By The Hill Staff - 02/15/07 12:00 AM EST
Patton Boggs remained, by far, the top dog among Washington’s lobbying firms despite a slight dip in revenues in 2006.
Van Scoyoc Associates, however, might be the biggest story of the year in the lobbying industry as it leapfrogged last year’s second-ranked and third-ranked firms to take its place behind Patton Boggs. Van Scoyoc’s revenues grew 6.3 percent to $28.7 million dollars for the full year.
The business of lobbying has been growing swiftly and steadily in recent years. The slowdown among the industry’s biggest players was due partly to controversy surrounding lobbying and to the effects of an election year, which took lawmakers out of town and acted as a a brake on legislating.
Patton Boggs pulled in $35.3 million in lobbying money last year to stay the largest lobbying firm in town. The company’s 2.8 percent year-to-year decline compared to a 17.1 percent increase from 2004 to 2005.
Akin Gump Strauss Hauer & Feld and Cassidy & Associates both slipped relative to Van Scoyoc, though they remained among only four firms with annual lobbying revenues above $20 million. Cassidy saw its lobbying revenues decline by 11.5 percent to $24.6 million while Akin Gump’s lobbying revenues declined 8.8 percent to $25.9 million. In the last year-to-year comparison, Akin Gump’s revenues grew 3 percent and Cassidy’s were flat.
Yesterday was the deadline for all lobbying firms to file their six-month revenue disclosure forms with Congress. The Hill contacted approximately 30 lobbying shops that ranked among the highest in revenue in 2005.
The relatively poor performances of big firms such as Akin Gump and Cassidy reflects a difficult second half of 2006 that followed record-breaking lobbying revenues in the first half of the year.
“Last year was, I think, a difficult year for everybody,” Stu Van Scoyoc said. Because of the heated political environment before and after the midterm congressional elections, Congress did less legislating than in a typical year, particularly in the area of appropriations, he said. Even though Van Scoyoc Associates became the second-highest revenue generator last year, its growth was slower than between 2004 and 2005, when its revenues rose 8.9 percent.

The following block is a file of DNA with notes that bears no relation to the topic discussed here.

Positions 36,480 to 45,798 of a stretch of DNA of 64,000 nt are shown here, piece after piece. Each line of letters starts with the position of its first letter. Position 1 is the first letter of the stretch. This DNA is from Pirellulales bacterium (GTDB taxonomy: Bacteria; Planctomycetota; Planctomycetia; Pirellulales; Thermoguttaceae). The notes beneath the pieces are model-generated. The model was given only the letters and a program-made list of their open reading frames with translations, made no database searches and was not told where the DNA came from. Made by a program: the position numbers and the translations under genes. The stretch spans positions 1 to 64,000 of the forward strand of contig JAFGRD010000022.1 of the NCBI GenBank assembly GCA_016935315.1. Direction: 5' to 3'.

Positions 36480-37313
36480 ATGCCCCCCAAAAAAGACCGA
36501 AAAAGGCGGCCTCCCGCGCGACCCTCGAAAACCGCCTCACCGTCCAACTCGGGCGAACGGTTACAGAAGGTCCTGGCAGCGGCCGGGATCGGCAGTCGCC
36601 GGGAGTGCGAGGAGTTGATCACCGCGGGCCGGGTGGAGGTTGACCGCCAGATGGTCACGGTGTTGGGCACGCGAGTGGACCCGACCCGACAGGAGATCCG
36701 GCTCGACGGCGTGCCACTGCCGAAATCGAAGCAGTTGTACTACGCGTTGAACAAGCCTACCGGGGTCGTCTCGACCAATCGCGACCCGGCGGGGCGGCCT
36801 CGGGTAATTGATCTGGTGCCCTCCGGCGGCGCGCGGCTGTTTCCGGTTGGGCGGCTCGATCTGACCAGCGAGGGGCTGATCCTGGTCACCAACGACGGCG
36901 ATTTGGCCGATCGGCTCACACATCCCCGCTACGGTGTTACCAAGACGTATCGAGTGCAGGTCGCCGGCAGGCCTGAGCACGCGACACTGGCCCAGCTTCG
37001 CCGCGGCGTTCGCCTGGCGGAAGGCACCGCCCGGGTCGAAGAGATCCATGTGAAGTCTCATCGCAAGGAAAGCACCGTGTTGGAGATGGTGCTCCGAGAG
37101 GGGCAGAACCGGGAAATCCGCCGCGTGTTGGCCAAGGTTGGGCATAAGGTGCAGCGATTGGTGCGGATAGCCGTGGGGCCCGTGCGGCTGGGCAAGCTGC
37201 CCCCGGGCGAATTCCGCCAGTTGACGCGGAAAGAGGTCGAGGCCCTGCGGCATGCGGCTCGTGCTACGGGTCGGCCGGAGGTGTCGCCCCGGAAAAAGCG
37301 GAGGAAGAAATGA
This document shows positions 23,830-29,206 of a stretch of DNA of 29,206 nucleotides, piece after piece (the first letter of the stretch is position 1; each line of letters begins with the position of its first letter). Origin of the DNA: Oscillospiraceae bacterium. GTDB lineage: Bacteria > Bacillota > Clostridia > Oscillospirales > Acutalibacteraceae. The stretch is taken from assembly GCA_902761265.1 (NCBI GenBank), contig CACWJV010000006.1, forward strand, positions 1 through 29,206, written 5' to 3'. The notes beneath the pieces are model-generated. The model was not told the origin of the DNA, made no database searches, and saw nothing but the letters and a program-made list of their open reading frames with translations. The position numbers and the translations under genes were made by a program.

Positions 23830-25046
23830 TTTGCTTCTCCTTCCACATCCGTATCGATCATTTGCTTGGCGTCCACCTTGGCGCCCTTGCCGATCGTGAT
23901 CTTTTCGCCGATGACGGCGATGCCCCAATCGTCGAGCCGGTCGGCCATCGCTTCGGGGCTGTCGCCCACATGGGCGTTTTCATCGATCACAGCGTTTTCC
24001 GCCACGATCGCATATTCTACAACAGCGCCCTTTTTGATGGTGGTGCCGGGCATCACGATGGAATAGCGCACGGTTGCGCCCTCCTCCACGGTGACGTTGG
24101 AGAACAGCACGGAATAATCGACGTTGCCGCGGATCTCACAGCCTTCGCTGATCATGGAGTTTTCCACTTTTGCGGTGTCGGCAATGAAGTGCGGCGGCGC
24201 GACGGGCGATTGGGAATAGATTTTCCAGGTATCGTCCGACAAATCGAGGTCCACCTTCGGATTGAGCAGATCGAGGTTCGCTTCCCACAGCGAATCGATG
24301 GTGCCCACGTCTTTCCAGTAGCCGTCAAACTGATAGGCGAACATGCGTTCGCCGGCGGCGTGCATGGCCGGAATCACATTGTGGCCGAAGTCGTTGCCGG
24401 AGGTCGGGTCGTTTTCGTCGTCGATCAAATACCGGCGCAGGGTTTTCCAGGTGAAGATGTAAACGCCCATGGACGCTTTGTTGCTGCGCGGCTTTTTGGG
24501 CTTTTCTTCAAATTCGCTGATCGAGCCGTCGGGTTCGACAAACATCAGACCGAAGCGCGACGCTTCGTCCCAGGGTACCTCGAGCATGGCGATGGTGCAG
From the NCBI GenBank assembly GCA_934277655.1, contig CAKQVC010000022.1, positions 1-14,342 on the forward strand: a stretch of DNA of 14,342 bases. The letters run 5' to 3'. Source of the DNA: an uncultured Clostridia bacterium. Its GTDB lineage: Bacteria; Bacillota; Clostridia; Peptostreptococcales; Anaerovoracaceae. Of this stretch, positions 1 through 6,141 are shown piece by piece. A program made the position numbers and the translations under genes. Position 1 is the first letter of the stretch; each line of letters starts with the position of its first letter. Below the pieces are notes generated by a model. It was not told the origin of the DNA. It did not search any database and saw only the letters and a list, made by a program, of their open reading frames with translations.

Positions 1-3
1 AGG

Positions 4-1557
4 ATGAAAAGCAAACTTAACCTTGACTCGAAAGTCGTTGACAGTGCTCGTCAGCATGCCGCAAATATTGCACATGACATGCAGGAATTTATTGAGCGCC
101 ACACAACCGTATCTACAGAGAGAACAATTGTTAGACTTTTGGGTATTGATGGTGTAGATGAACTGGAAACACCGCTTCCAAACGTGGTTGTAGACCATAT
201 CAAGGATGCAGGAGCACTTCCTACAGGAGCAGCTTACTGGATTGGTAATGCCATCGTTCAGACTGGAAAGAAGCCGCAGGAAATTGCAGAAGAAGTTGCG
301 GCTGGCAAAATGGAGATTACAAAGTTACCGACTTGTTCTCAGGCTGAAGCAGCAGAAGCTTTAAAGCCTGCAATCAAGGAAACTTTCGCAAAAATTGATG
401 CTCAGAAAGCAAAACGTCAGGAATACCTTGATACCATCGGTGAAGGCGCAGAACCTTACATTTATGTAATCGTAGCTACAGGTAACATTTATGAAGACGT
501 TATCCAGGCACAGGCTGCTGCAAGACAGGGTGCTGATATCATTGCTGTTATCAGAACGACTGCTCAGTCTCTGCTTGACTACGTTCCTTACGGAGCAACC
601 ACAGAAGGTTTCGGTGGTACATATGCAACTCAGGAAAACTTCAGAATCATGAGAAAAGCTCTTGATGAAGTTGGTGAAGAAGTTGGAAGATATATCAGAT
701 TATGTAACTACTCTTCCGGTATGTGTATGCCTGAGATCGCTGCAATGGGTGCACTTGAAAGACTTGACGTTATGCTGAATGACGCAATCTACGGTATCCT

Van Scoyoc said his firm held steady because of its approach to retaining clients. “Our general focus is on long-term clients so we tend not to anticipate that we’ll have wild swings back and forth,” he said.
Patton Boggs spokesman Brian Hale said the election hurt the company’s bottom line. “Normally, there would have been more activity,” he said.
Steven Ross, who heads Akin Gump’s public policy division, said lobbying totals were hurt by the shortened session as members left to campaign for the midterm elections. Ross also said the firm’s overall public policy practice, which includes its work on regulation and on helping clients prepare for congressional investigations and oversight, grew to nearly $77 million, a 10 percent increase over 2005.
“Last year, clients and potential clients pushed the hold button on their lobbying efforts as K Street reacted to scandal and congressional reform as well as a change in leadership on Capitol Hill,” Cassidy & Associates Vice Chairman and Chief Operating Officer Gregg Hartley said. Hartley predicted that business would rebound in 2007.
Several firms with revenues higher than $10 million also suffered drops in their lobbying revenue compared to 2005, such as the Podesta Group (formerly PodestaMattoon), the PMA Group, Washington Council Ernst & Young and DLA Piper.
The Podesta Group’s revenues fell 13.4 percent to $12.3 million. In 2005, PodestaMattoon’s revenues rose 28 percent. The PMA Group saw a revenue decline of 7 percent to $16.4 million; in 2005, its revenues grew 20.4 percent.
Not that $10 million-plus firm had bad 2006s.
Quinn Gillespie generated $17.5 million in lobbying revenues last year, a 9 percent increase; K&L Gates enjoyed a 17 percent revenue boost to $13.1 million. (The former Preston Gates merged with the law firm Kirkpatrick & Lockhart at the start of 2007.). The Livingston Group enjoyed a 33 percent surge in lobbying revenues to $12.9 million one year after its revenues grew 21.3 percent.
Hogan & Hartson garnered $18 million from lobbying last year, a 12.5 percent increase. These results, however, mask a sluggish second half. “I’m just glad we’re up at all,” said Mike House, who directs the firm’s legislative affairs practice, “An election year can be catastrophic.”
Holland & Knight partner Rich Gold said that law firms with lobbying practices were better positioned for growth after his firm posted a 7.6 percent increase in lobbying revenues to $14.2 million. “Over the last five years, you are starting to see a big shift in town” in the direction of firms like his, Gold said.
Lobbying Firm 2006 % age 2005
Patton Boggs 35.3 -2.8 36.3
Van Scoyoc Associates 28.7 +6.3 27
Akin Gump 25.9 -8.8 28.4
Cassidy & Associates 24.6 -11.5 27.8
Dutko Worldwide 20.6 +1.5 20.3
Hogan & Hartson 18 +12.5 16
Quinn Gillespie 17.5 +9 16.1
DLA Piper 16.4 -1.8 16.7
PMA Group 16.4 -7 15.3
Federalist Group 14.8 —- 14.8
Holland & Knight 14.2 +7.6 13.2
K&L Gates* 13.1 +17 11.2
Livingston Group 12.9 +33 9.7
Podesta Group** 12.3 -13.4 14.2
Carmen Group 11.5 +11.7 10.3
Brownstein Hyatt Farber Schreck 11.2 +64.7 6.8
Clark Consulting 11.1 -2.6 11.4
Washington Council Ernst & Young10.6 -6.2 11.3
Ferguson Group 10.2 +10.9 9.2
Venable 8.7 +16 7.5
Covington & Burling 8.2 +17.1 7
2006 figures from the firms. 2005 figures from the Center for Responsive Politics.
* Preston Gates Ellis & Rouvelas Meeds merged with Kirkpatrick & Lockheart to form K&L Gates.
** The Podesta Group is the successor company to PodestaMattoon.